I was in sixth grade the first time I played the TRUST game. I remember when we were told we had to take turns standing on top of a picnic table and falling backwards into the arms of our team members. We looked at one another in terror. The level of trust you had to have in your team was unreal. You had to believe without a shadow of doubt that they would keep their arms out to catch you no matter what. And you couldn’t just believe it in your head, you had to believe it in every square inch of your heart. I can remember standing on top of the table face forward seeing their hands and arms locked together. I turned around and even though I couldn’t see that they were still prepared to catch me, I could hear their voices assuring me that they had me. That they wouldn’t let me fall to the ground. As my heals backed to the edge of the table the adrenaline rose. I quickly questioned one last time if they would really catch me and then I leaned backwards. Falling through the air I panicked for a split second and then felt the security of their arms. They had me and their arms were actually more stable than I had imagined. It was actually a rewarding experience in the end.
I thought about this experience tonight as I lay next to Izzy as she slept. She had just finished her first dose of the chemo drug they are using this round, the one I’m told is “evil.” Initially it shows no side effects and then it explodes with horrendous nausea that lingers on days after the treatment is complete. As I watched her sleeping so peaceful and innocent it broke me to know she had no idea that poison was flowing through her body. I was heart broken over the peace that she was about to lose and the lives that all of us already had when I was struck by the imagery of falling off a picnic table.
I’ll start off by saying this is nothing like falling. I feel like I just got shoved off the worlds tallest picnic table. Like I was thrown violently off the edge with no warning. It’s like I’m free falling through hell and no one has caught me yet. I didn’t know I was going to get pushed so I didn’t get to check out the scene first. I don’t even know how far the drop is or what’s waiting at the bottom if someone doesn’t show up to catch me. I’m told someone will, but I haven’t seen Him. I hear a voice along the fall that promises to catch me even though I doubt it. He promises His arms are more secure than I can imagine.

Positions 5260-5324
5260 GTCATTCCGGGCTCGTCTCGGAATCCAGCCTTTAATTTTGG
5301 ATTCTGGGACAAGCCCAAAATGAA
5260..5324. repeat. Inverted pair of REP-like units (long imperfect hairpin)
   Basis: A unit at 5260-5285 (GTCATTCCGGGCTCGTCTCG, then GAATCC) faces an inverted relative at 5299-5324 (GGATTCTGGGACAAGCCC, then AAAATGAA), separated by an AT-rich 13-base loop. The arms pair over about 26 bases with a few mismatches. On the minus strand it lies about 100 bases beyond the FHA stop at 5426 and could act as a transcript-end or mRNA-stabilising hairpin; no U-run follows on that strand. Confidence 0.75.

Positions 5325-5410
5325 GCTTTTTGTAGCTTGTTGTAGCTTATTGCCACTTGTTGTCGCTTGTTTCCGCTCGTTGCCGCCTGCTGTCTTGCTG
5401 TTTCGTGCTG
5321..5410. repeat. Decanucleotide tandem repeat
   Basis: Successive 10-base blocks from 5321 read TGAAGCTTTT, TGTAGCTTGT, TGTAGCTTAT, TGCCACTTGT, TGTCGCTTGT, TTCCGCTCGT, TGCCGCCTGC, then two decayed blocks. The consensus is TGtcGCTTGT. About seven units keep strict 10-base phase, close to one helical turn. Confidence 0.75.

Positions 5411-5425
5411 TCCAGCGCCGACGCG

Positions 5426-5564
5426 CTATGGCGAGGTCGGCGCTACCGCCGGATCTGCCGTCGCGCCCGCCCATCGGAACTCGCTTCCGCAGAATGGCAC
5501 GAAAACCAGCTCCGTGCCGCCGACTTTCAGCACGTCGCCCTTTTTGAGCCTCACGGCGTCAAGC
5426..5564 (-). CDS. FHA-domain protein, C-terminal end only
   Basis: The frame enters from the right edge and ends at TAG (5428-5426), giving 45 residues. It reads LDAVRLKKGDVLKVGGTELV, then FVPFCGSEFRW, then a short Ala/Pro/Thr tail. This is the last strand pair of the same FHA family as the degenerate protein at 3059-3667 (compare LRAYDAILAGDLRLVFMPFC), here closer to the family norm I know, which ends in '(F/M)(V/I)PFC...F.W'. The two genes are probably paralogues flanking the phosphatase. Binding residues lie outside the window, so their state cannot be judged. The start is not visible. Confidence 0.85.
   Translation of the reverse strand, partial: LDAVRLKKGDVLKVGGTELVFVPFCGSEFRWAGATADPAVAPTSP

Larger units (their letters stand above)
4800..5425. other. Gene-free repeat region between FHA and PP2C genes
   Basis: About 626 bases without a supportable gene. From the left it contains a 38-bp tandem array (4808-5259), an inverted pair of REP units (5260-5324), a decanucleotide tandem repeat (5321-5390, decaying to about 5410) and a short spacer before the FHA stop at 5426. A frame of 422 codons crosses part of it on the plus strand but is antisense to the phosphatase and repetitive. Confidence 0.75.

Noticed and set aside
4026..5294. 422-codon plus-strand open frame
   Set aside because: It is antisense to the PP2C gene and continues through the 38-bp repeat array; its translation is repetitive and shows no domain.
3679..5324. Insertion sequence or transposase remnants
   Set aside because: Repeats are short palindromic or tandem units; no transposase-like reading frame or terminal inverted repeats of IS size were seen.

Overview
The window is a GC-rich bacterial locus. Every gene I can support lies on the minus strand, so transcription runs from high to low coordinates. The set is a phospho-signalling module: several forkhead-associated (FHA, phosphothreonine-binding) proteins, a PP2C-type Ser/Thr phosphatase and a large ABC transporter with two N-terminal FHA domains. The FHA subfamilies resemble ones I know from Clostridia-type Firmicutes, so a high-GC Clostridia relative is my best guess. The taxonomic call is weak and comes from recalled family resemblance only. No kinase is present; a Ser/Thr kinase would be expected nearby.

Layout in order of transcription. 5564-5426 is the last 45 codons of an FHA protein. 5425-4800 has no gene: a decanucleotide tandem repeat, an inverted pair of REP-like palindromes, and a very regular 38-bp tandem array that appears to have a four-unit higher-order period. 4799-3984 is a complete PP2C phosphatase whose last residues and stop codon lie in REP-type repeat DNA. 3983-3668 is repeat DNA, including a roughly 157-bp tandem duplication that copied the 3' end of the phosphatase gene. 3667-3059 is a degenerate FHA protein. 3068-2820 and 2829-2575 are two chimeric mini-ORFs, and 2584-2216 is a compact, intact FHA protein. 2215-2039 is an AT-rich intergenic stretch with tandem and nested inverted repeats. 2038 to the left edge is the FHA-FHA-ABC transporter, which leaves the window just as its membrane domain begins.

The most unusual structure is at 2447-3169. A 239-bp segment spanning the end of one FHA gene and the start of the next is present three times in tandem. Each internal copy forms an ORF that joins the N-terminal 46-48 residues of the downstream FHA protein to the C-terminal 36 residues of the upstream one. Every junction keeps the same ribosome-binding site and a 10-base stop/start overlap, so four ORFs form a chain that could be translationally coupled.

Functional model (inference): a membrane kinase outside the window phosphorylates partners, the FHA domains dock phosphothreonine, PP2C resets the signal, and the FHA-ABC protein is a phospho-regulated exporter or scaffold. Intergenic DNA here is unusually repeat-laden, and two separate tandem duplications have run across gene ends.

I can’t sit still in this hospital room. I walk around the halls aimlessly hoping to find something. It’s not the thing you probably think either. I’m not looking for peace or answers even. I’m looking for a way to grieve. I don’t know how to grieve the things in my life I’m in the process of losing. Normalcy. Stability. Being a mother to my son. Watching my daughter go to preschool this year instead of admitted to the hospital every other week. And I grieve seeing what my kids are losing too. They each seem to have lost their best friend. But He’s there, right? Waiting to catch me? Deep down inside I believe it, but somewhere not so deep inside I wonder. If this really is the ultimate game of TRUST so far it sucks.
Earlier today I was listening to a CD in our room for a while Izzy did puzzles with my dad. After I turned it off Izzy said she heard me listening to “Peace When You Cry.” It’s not the title of the song but it’s in the chorus of a song by Matt Hammit called “Holding You.” She asked me to play it again and began to sing the first part of the chorus to us: “Where will you find peace when you cry?” she sang it over and over again as I got the music ready. She said it was her favorite song so I think we’ll keep listening to it this week as things get grim.
See over the past four years I have taught my daughter to trust in the Lord. And now that I’m struggling desperately to do the same, she’s teaching me.